Collectively, passenger and crew expenditures and cruise ship purchases resulted in a direct economic impact from cruise ship activity of $50.9 million during the 2003-04 tourist season. The largest impacts were for clothing and apparel (20.3 percent), other retail purchases (20.8 percent) and docking and disembarkation fees (19.9 percent). Passenger expenditures account for close to half of those direct expenditures (46.6 percent) followed by ship expenditures (27.6 percent) and crew expenditures (25.8 percent).

Based on surveys of non-cruise ship tourists, estimated expenditures in the 2003-2004 tourist season amounted to $659.3 million. The largest expenditure categories were lodging at $299.4 million followed by restaurants/eating establishments at $163.0 million. Together lodging and eating establishments account for 70.1 percent of total expenditures with drinking establishments accounting for another 10.4 percent of expenditures.

Combining cruise ship and non-cruise ship activity, tourism accounts for $710.2 million dollars in annual direct expenditures in the local economy (Table S1). Those expenditures represent 46.0 percent of total sales in Key West, and a direct employment impact of 8,060 jobs. Cruise ship activity accounts for an estimated $50.8 million in direct expenditures (7.2 percent of total tourism expenditures) and accounts for direct employment of 577 full time equivalent jobs.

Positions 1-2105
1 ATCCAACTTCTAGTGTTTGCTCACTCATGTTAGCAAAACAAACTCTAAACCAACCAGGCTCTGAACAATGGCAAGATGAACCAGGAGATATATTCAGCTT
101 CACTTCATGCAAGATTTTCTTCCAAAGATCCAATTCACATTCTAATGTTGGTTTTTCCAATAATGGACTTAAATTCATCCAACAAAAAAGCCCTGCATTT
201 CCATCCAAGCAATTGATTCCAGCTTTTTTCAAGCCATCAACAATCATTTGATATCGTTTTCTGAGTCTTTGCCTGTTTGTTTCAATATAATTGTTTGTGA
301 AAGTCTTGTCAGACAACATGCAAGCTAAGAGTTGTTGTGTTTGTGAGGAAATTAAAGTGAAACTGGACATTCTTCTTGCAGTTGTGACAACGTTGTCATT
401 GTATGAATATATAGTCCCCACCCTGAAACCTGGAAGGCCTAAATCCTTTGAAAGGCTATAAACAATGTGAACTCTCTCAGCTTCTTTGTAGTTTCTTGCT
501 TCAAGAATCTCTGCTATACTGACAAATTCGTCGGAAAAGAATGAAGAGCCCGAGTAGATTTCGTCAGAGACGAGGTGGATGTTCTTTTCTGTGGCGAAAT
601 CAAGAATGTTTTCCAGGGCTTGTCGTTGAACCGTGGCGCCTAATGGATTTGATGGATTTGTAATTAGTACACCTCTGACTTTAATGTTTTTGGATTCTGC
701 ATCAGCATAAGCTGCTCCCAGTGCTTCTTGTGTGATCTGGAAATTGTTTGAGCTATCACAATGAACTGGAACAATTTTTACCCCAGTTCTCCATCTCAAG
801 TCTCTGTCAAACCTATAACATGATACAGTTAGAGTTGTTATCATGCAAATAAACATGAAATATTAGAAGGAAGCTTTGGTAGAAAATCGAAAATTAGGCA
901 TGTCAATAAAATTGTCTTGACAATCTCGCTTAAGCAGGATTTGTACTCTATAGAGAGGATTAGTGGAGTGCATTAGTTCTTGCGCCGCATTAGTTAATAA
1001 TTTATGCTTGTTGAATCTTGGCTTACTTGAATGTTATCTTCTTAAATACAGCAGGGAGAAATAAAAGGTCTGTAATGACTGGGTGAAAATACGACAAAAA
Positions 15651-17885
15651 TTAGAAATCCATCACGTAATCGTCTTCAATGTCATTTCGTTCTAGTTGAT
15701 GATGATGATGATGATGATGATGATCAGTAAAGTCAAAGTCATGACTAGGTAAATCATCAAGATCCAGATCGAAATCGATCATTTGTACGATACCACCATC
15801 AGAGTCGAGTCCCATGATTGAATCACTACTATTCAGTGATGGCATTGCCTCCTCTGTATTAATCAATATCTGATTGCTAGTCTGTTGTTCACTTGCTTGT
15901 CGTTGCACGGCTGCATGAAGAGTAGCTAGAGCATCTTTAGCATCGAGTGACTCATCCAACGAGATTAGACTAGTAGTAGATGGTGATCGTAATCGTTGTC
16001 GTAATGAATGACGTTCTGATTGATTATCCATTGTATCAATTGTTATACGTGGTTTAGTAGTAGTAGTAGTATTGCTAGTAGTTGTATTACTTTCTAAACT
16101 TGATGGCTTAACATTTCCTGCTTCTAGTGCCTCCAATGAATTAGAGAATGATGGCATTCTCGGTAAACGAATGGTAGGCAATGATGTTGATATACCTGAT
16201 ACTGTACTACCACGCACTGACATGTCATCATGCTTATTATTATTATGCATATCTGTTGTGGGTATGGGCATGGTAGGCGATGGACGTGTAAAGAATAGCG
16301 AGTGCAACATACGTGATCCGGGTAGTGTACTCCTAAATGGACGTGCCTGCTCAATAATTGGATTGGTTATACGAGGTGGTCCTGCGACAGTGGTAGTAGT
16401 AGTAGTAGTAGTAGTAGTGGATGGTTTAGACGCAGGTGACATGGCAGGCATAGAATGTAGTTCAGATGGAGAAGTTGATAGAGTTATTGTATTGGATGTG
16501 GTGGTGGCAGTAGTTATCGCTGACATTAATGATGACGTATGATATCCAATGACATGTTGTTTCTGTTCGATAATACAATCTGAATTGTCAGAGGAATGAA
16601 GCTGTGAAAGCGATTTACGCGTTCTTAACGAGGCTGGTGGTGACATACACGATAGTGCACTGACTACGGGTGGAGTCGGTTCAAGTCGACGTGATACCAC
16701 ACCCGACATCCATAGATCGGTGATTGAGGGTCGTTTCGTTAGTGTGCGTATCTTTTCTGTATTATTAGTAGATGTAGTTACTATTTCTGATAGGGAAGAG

Direct Indirect Total
All tourism
Output $710,206,629 $423,388,768 $1,133,595,397
Employment 8,060 4,134 12,194

Cruise Ship Tourism
Output $50,859,291 $30,319,701 $81,178,992
Employment 577 296 873

Including secondary impacts of tourism activity, it is estimated that tourism as a whole accounts for $1.13 billion dollars in direct and indirect impacts and for 12,194 jobs. Cruise ship tourism's share of that total amounts to $81 million in direct and indirect expenditures and 873 jobs.

Fiscal Impact

The city of Key West generated $31,288,802 in revenue in the last fiscal year (FY 2003-04). Based on relative shares of commercial activity as well as direct payments, it is estimated that tourism generates an estimated $15,072,553 million per year in revenues or 48.2 percent of the city budget. Cruise ship tourism accounts for $5,072,746 million or 16.2 percent of total city revenues. Cruise ship payments from disembarkation and dockage fees and utilities were $4,367,881 million.

Tourism related expenditures were broken down based on level of effort as provided by city department heads. Effort was apportioned based on property and non-property related activity, and within each sub-area into residential and tourism shares. It is estimated that tourism activity accounts for $14,803,116 million or 46.0 percent of city expenditures. Cruise ship tourism accounts for $3,245,936 of that total, accounting for 10.1 percent of city expenditures.

On balance, revenues exceed expenditures for cruise ship activity by $1.8 million. That represents a ratio of 1.56. For tourism as a whole, the fiscal balance is down to $344,210. The adjusted tourism column includes the 2.5 percent of bed tax revenues that are returned to the city. With that adjustment, the fiscal balance increases to $7.0 million or a fiscal balance ratio of 1.40.

What has gotten all the attention so far is the $27.41 expenditure figure for cruise ship tourists. When we were here before, in 1999, I remember that number being tossed around as $45 per passenger.

I'll be spending more time with the report, and will try to put some of its findings into the context of The Real Key West as I find it appropriate.